There are a number of ways you can use testimonials in your email campaigns. Including reviews with images always works, but you can be more creative.
A video testimonial from users will look authentic and fun. You can also display the testimonials in an infographic.
Try to use images of the customers alongside their reviews for maximum impact.
Leverage the power of testimonials in your newsletters—and the same can be done on social media to similar effect—to boost your email marketing clicks and sales.
5. Email Remarketing
There is one thing marketers know for sure—the bulk of your sales are driven by repeat customers, not new customers.
While social media and attractive landing pages definitely have a part to play in keeping your customers engaged, email marketing is the best method to establish a consistent dialogue.
Using the analytics we mentioned earlier, you can learn what your customers are buying, how often, and even for what reason.
With that information at hand, emailing them at the right time becomes a process you can automate—share with them UGC that shows products that would suit them now.
And email remarketing can also be used to turn abandoned carts into sales—emailing your customers within the same day that they failed to complete their purchase can result in sales.
Share UGC of people wearing and recommending the products they failed to buy to encourage them to convert their abandoned cart into a sale.
While you can do the same using professionally photographed models, it doesn’t have the same appeal as a regular user recommending the product.
This is where the importance of putting a human face to a brand comes in—so you can leverage UGC to create sales where there were none.
6. Community Content
Building a community has become the lynchpin of marketing. Brands don’t exist on an island—they need their fans, followers, and customers to build them up.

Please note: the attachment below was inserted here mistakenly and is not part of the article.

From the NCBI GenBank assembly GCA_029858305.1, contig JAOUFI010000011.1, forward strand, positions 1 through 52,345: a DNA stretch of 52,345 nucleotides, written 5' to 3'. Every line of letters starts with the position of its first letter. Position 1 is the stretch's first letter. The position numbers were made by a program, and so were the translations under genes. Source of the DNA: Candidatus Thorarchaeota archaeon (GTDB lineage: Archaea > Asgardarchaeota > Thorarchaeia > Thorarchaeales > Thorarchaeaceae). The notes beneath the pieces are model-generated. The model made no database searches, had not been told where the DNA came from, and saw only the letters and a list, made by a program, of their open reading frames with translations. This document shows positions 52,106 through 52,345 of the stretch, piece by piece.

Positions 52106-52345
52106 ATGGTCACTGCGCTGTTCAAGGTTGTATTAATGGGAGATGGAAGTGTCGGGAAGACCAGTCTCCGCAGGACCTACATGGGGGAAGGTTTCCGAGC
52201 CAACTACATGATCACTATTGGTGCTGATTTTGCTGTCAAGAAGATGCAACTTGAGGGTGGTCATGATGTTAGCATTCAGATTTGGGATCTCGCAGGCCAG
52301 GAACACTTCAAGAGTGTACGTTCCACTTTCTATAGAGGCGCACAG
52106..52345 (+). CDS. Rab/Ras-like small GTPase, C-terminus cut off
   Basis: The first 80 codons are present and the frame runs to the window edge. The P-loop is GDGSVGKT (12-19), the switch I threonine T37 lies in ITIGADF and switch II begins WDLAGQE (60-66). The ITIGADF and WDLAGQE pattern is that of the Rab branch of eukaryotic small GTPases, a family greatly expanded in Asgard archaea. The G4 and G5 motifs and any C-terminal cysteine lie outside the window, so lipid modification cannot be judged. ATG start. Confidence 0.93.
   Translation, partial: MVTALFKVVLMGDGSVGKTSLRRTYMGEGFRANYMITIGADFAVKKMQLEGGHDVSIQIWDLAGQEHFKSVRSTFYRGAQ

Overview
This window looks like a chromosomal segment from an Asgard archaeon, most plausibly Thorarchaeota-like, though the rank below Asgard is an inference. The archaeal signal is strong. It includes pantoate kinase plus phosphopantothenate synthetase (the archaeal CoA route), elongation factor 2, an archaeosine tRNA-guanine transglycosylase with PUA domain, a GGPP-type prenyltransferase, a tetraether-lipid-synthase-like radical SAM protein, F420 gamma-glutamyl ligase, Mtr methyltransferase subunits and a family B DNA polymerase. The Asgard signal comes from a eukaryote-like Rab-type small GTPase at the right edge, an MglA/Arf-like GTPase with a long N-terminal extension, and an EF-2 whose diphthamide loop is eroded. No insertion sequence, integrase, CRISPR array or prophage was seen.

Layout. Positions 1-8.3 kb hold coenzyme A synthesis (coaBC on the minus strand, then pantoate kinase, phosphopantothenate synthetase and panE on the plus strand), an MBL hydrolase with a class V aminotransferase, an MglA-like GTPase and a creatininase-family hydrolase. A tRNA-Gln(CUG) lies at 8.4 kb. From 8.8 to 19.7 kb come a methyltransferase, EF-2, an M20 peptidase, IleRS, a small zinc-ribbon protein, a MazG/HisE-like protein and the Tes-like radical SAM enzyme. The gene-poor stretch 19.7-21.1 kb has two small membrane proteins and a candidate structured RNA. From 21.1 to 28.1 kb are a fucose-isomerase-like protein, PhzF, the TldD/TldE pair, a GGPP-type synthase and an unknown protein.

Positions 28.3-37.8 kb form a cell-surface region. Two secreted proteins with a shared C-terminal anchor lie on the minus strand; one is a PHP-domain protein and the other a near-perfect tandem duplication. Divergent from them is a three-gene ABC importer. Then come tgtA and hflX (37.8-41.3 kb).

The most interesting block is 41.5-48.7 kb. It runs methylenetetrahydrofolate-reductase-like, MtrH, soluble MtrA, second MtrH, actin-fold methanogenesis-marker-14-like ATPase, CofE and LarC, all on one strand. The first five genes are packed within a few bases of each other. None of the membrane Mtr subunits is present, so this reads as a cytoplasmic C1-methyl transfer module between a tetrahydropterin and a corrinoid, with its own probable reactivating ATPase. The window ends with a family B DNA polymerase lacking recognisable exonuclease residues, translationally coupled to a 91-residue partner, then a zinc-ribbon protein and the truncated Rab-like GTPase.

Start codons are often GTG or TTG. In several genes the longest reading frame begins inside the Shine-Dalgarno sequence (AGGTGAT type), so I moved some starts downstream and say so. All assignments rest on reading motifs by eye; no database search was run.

The power of your community can make email marketing campaigns a massive success—if you understand how to leverage them to convert prospects into customers.
You should be looking to your community to source UGC with a purpose. Not only will you get the quality content you need to create an attractive newsletter, but you will also promote sales.
Using community content is a bit like reverse engineering your marketing—instead of encouraging people to buy items that are similar to what they’ve bought before, do the opposite.
When sourcing content from your community, you will get an idea of which items were most popular—use that as the theme for your next email.
Tell your audience what was popular within your community—to capitalize on FOMO—and boost sales for items among a varied audience segment.
User-generated content can be used to create attractive newsletters that add a human touch to your email marketing campaigns.
By incorporating content created by existing customers in your emails, your brand builds a sense of trust and authenticity that will boost clicks and conversions.
We have outlined the best practices for soliciting UGC and using it in your newsletters—by following a combination of the above methods, you can improve your bottom line.